If you come to Spain in search of both quiet as well as picturesque beaches then Muxia is a good choice. There are several paradise beaches within walking distance of the center. What’s more, if you have a car or bike then you can drive a few kilometers and find even more secluded spots. As a result, it’s not uncommon to have a whole beach to yourself in this part of Spain.
I mentioned earlier the fishermen in search of fresh octopus. Fresh octopus is the famous food of Galicia. For this reason, you’ll see several octopus and seafood restaurants alongside the harbor.
The Brotherhood of Muxia Fisherman’s building is adjacent to the harbor. This building is decorated with local sea life inspired street art. As a matter of fact, some of the street art refers to the infamous Prestige oil spill which affected the waters surrounding Muxia. Instagram photography lovers can pose for worthy pictures in front of this street art. Furthermore, throughout the village you’ll find more unique street art.
Colorful houses line the streets of Muxia. As a result you’ll be in a brighter mood as your discover the streets.
Sunset and Sunrise Locations
I visited Muxia peninsula at both sunrise and sunset. But which time of day is best? Of course, it depends on how colorful the sun is when you visit. One thing I can guarantee is that when you visit at sunrise it’s unlikely there’ll be any other tourists. As a result, sunrise is the best time to photograph the majority of monuments in Muxia Spain.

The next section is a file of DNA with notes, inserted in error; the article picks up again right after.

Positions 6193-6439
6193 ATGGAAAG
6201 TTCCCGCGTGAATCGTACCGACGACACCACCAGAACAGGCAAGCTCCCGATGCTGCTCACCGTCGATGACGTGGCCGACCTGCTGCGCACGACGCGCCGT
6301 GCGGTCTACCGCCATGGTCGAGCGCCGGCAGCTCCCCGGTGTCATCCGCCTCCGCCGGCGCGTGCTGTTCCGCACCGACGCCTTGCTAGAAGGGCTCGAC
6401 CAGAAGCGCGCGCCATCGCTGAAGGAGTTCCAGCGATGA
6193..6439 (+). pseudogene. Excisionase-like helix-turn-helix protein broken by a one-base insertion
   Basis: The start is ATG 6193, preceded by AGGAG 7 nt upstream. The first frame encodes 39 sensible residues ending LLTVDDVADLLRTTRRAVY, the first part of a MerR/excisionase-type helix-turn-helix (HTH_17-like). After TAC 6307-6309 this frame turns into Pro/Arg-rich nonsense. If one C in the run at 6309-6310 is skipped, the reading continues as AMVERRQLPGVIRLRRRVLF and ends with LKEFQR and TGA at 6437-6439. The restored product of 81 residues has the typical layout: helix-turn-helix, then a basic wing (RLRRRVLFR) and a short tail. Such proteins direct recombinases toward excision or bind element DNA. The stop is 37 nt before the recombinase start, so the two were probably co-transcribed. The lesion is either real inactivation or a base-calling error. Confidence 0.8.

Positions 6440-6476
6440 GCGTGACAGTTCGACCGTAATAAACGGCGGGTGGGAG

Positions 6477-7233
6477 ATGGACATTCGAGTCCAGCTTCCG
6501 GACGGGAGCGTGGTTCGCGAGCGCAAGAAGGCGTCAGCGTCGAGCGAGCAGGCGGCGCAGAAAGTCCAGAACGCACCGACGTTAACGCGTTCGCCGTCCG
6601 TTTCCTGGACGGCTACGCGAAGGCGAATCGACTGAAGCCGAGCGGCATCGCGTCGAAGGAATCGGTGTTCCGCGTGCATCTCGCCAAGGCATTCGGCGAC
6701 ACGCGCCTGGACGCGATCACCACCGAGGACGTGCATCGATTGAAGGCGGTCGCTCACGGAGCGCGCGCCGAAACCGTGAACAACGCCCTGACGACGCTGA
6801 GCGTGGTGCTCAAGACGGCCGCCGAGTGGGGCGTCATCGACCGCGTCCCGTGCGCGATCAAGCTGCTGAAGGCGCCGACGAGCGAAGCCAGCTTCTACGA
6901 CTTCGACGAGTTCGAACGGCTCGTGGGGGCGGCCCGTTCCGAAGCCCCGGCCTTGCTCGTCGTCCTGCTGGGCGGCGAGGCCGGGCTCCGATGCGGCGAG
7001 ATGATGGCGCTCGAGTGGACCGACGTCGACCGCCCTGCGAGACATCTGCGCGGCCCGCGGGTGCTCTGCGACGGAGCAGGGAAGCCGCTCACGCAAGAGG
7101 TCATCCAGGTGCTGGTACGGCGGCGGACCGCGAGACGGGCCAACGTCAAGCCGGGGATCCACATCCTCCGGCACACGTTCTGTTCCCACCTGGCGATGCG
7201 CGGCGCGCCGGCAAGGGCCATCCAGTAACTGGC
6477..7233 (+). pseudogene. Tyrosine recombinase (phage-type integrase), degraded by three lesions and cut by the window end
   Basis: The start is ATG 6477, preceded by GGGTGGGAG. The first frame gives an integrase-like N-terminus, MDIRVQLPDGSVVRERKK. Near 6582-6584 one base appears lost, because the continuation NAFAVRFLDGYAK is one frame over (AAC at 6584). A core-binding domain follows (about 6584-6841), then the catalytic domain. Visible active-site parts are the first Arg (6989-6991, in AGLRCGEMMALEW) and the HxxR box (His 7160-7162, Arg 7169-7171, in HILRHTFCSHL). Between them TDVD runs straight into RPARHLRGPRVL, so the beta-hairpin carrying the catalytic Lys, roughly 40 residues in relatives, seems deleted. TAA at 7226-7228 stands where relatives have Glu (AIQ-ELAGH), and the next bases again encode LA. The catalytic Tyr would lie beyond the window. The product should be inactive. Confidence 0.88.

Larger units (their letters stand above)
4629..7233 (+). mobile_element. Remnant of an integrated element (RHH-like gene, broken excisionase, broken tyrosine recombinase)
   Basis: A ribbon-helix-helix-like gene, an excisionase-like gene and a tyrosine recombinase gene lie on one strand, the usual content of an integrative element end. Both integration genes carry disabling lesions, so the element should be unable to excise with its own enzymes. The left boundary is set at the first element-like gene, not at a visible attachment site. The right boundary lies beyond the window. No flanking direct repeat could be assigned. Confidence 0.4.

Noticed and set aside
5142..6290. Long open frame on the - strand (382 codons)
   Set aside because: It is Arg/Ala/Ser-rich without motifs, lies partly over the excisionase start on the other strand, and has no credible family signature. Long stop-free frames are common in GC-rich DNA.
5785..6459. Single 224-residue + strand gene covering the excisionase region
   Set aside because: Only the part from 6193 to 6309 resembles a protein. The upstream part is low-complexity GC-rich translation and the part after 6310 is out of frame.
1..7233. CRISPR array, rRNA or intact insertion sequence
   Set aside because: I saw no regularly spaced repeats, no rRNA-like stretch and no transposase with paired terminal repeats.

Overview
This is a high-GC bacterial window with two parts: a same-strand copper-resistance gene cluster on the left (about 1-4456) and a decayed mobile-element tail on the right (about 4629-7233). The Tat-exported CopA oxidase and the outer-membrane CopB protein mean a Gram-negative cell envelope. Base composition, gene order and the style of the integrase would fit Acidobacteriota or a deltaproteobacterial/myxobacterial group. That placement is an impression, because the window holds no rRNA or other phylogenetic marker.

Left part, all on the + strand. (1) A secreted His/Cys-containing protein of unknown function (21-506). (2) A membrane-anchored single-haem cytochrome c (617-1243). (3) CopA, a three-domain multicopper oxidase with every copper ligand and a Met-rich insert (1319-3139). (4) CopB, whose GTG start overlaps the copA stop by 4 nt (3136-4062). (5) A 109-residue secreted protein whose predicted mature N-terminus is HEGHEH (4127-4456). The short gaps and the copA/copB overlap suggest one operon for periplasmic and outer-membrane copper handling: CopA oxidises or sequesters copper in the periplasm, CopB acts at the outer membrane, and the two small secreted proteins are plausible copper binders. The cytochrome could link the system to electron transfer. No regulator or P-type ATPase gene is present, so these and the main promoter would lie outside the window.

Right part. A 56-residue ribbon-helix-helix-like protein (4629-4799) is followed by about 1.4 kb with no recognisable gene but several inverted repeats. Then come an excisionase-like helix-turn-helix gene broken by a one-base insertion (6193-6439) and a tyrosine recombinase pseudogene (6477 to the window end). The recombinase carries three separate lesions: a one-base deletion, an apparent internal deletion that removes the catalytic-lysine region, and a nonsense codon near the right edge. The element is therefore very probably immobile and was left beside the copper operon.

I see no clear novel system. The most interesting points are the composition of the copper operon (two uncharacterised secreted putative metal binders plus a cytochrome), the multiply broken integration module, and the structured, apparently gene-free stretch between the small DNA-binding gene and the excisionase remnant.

Finisterra or Muxia?
It’s likely that you’ll reach Muxia by either bus or walking from Santiago de Compostela. When heading west from Santiago, you have 2 main options to choose from, Muxia or Finisterre. So why choose Muxia? Firstly, there are far less tourists in Muxia. Secondly, the final walk to Muxia is both more peaceful and beautiful that the final walk to Finisterra. Lastly, Muxia is where the Virgin Mary visited therefore if it’s Mary’s choice then it must be a good one!
What’s the Difference between the 2 Routes?
Firstly, the route to Muxia is much quieter than the route to Finisterra. As a result, if you’re looking for a quiet walk then Muxia is your choice. Moreover, the final destination of Muxia is also much quieter and peaceful than Finisterra.
Walk from Muxia to Finisterra
So you decided on the walk to Muxia after all. But what have you missed in Finisterra? Don’t worry, there’s another coastal walk from Muxia to Finisterra. Like the walk to Muxia, this walk is also peaceful with only a few other pilgrims. It’s a 28.5 kilometer walk and the main draw of Finisterra is the Romans believed it was the end of the world. Lastly, there’s also a km 0 in Finisterra
How to get from Muxia to Santiago by Bus
There are 2 daily buses between Muxia and Santiago. Usually, one leaves early morning and the other early afternoon. The journey time is just over an hour and the bus stops at both Santiago train and bus stations. Alternatively, there are daily buses to Finisterra and A Coruna.
Check out other northern Spanish cities, Comillas and Santander. Heading south into Portugal, don’t miss Tomar, Ponte de Lima and of course, Porto.